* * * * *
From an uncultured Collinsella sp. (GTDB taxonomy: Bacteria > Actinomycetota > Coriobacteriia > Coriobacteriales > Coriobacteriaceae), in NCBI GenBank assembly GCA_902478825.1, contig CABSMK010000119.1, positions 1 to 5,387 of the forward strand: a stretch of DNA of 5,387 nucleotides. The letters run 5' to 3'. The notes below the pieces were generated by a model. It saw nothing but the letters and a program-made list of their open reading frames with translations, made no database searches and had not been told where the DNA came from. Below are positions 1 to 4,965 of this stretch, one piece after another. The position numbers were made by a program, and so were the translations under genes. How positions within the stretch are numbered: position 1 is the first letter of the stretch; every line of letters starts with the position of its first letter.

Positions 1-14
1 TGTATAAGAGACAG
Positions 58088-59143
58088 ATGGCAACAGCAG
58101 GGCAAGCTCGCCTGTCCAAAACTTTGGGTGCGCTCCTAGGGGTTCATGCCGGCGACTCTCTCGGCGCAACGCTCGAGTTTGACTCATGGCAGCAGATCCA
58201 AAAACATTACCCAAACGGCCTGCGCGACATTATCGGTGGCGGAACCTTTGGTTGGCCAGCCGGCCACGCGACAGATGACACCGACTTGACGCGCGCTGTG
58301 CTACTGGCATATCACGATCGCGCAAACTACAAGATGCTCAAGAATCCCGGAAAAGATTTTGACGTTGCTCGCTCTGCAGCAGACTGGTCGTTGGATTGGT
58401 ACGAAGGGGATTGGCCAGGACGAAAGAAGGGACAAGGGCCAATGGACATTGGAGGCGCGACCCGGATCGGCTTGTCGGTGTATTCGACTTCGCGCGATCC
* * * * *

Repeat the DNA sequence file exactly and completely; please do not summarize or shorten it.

From an uncultured Collinsella sp. (GTDB taxonomy: Bacteria > Actinomycetota > Coriobacteriia > Coriobacteriales > Coriobacteriaceae), in NCBI GenBank assembly GCA_902478825.1, contig CABSMK010000119.1, positions 1 to 5,387 of the forward strand: a stretch of DNA of 5,387 nucleotides. The letters run 5' to 3'. The notes below the pieces were generated by a model. It saw nothing but the letters and a program-made list of their open reading frames with translations, made no database searches and had not been told where the DNA came from. Below are positions 1 to 4,965 of this stretch, one piece after another. The position numbers were made by a program, and so were the translations under genes. How positions within the stretch are numbered: position 1 is the first letter of the stretch; every line of letters starts with the position of its first letter.

Positions 1-14
1 TGTATAAGAGACAG
Positions 58088-59143
58088 ATGGCAACAGCAG
58101 GGCAAGCTCGCCTGTCCAAAACTTTGGGTGCGCTCCTAGGGGTTCATGCCGGCGACTCTCTCGGCGCAACGCTCGAGTTTGACTCATGGCAGCAGATCCA
58201 AAAACATTACCCAAACGGCCTGCGCGACATTATCGGTGGCGGAACCTTTGGTTGGCCAGCCGGCCACGCGACAGATGACACCGACTTGACGCGCGCTGTG
58301 CTACTGGCATATCACGATCGCGCAAACTACAAGATGCTCAAGAATCCCGGAAAAGATTTTGACGTTGCTCGCTCTGCAGCAGACTGGTCGTTGGATTGGT
58401 ACGAAGGGGATTGGCCAGGACGAAAGAAGGGACAAGGGCCAATGGACATTGGAGGCGCGACCCGGATCGGCTTGTCGGTGTATTCGACTTCGCGCGATCC